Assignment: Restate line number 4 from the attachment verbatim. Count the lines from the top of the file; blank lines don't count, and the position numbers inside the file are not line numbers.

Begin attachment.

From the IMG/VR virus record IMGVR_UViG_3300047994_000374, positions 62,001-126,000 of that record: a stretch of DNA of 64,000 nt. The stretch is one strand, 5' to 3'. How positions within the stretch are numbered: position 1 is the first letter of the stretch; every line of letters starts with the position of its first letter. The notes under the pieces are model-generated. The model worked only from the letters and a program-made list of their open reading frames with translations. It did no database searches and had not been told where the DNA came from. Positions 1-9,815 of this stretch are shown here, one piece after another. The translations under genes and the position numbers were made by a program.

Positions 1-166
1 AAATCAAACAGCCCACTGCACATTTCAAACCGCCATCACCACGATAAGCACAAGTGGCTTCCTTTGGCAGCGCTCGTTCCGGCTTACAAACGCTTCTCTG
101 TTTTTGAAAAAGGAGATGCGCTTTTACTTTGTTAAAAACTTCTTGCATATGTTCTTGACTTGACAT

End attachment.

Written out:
101 TTTTTGAAAAAGGAGATGCGCTTTTACTTTGTTAAAAACTTCTTGCATATGTTCTTGACTTGACAT